Will algorithms blind people? The effect of explainable AI and decision-makers' experience on AI-supported decision- making in government

Janssen, M., Hartog, M., Ricardo, M., Ding, A. and Kuk, G. ORCID: 0000-0002-1288-3635, 2020. Will algorithms blind people? The effect of explainable AI and decision-makers' experience on AI-supported decision- making in government. Social Science Computer Review. ISSN 0894-4393

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Abstract

Computational artificial intelligence (AI) algorithms are increasingly used to support decision-making by governments. Yet algorithms often remain opaque to the decision-makers and devoid of clear explanations for the decisions made. In this study, we used an experimental approach to compare decision-making in three situations: humans making decisions 1) without any support of algorithms, 2) supported by business rules (BR) and 3) supported by machine learning (ML). Participants were asked to make the correct decisions given various scenarios, whilst BR and ML algorithms could provide correct or incorrect suggestions to the decision-maker. This enabled us to evaluate whether the participants were able to understand the limitations of BR and ML. The experiment shows that algorithms help decision-makers to make more correct decisions. The findings suggest that explainable AI combined with experience, helps them detect incorrect suggestions made by algorithms. However, even experienced persons were not able to identify all mistakes. Ensuring the ability to understand and traceback decisions are not sufficient for avoiding making incorrect decisions. The findings imply that algorithms should be adopted with care and that selecting the appropriate algorithms for supporting decisions and training of decision-makers are key factors in increasing accountability and transparency. Abstract Computational artificial intelligence (AI) algorithms are increasingly used to support decision-making by governments. Yet algorithms often remain opaque to the decision-makers and devoid of clear explanations for the decisions made. In this study, we used an experimental approach to compare decision-making in three situations: humans making decisions 1) without any support of algorithms, 2) supported by business rules (BR) and 3) supported by machine learning (ML). Participants were asked to make the correct decisions given various scenarios, whilst BR and ML algorithms could provide correct or incorrect suggestions to the decision-maker. This enabled us to evaluate whether the participants were able to understand the limitations of BR and ML. The experiment shows that algorithms help decision-makers to make more correct decisions. The findings suggest that explainable AI combined with experience, helps them detect incorrect suggestions made by algorithms. However, even experienced persons were not able to identify all mistakes. Ensuring the ability to understand and traceback decisions are not sufficient for avoiding making incorrect decisions. The findings imply that algorithms should be adopted with care and that selecting the appropriate algorithms for supporting decisions and training of decision-makers are key factors in increasing accountability and transparency.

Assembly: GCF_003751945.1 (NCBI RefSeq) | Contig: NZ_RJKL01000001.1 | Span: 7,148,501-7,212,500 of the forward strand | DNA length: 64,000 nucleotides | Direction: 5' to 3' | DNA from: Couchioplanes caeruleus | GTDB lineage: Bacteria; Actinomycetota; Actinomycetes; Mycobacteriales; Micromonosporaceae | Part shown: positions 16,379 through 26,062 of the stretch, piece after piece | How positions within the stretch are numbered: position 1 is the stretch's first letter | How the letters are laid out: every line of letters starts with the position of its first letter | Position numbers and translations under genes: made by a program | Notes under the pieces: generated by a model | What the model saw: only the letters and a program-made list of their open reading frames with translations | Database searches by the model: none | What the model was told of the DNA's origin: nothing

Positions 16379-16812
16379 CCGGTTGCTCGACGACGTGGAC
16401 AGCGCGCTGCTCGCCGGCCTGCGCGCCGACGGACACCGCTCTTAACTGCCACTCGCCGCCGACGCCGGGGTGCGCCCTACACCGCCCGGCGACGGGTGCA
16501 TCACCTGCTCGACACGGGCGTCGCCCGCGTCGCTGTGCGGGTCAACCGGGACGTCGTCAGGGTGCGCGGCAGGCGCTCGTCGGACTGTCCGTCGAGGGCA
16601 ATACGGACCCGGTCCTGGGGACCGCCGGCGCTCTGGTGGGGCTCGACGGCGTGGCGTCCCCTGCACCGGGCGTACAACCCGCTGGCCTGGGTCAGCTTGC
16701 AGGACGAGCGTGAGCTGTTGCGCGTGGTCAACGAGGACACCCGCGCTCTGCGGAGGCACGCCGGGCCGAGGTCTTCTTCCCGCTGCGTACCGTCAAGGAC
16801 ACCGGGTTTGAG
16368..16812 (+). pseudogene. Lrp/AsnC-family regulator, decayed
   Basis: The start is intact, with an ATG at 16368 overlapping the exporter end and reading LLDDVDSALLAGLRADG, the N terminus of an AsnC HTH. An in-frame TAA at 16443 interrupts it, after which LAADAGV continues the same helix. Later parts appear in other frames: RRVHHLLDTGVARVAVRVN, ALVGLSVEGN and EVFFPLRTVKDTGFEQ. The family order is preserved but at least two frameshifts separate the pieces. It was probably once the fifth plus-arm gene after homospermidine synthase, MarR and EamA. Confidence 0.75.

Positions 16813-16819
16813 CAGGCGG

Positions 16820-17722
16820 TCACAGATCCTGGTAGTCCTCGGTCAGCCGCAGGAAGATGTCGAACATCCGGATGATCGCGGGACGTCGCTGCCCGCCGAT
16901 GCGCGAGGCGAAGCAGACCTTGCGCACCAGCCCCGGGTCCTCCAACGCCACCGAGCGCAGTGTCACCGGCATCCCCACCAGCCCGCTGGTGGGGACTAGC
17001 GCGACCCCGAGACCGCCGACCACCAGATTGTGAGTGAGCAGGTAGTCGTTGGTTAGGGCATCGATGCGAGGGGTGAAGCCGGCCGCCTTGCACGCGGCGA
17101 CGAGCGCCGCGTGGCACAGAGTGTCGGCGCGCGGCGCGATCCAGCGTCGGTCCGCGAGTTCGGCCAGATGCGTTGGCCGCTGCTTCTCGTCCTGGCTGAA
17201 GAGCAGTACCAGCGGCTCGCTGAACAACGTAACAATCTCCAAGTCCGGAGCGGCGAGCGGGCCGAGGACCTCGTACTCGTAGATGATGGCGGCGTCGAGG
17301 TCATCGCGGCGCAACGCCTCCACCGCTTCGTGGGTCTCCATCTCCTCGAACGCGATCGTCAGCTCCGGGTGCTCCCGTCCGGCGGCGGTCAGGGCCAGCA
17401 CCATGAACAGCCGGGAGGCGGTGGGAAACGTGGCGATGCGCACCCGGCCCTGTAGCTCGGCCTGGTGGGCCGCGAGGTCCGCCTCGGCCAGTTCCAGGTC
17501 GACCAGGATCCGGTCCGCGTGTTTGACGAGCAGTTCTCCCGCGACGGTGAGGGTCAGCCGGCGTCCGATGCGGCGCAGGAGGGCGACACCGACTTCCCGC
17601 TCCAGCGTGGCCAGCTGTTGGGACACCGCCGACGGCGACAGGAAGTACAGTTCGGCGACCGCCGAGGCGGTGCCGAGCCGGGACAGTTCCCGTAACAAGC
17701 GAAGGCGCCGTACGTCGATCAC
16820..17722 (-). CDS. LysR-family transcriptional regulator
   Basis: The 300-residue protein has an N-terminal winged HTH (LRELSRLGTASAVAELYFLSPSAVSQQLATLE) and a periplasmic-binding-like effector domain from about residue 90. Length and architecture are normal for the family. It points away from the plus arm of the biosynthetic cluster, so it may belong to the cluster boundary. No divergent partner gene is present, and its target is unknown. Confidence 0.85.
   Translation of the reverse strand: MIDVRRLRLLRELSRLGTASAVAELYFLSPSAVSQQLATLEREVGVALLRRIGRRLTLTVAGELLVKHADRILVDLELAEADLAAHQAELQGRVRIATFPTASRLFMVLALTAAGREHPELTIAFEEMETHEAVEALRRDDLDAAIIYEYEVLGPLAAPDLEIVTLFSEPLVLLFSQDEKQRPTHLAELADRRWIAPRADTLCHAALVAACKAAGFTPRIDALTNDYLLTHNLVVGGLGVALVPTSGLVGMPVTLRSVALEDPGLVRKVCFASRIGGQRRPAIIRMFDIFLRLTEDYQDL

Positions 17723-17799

Item Type: Journal article
Publication Title: Social Science Computer Review
Creators: Janssen, M., Hartog, M., Ricardo, M., Ding, A. and Kuk, G.
Publisher: SAGE Publications
Date: 28 December 2020
ISSN: 0894-4393
Identifiers:
NumberType
10.1177/0894439320980118DOI
1385111Other
Rights: © The Author(s) 2020. Open Access. https://creativecommons.org/licenses/by/4.0/This article is distributed under the terms of the Creative Commons Attribution 4.0 License (https://creativecommons.org/licenses/by/4.0/) which permits any use, reproduction and distribution of the work without further permission provided the original work is attributed as specified on the SAGE and Open Access pages (https://us.sagepub.com/en-us/nam/open-access-at-sage).
Divisions: Schools > Nottingham Business School
Record created by: Linda Sullivan
Date Added: 05 Nov 2020 10:50
Last Modified: 18 Jan 2021 15:11
URI: http://irep.ntu.ac.uk/id/eprint/41512

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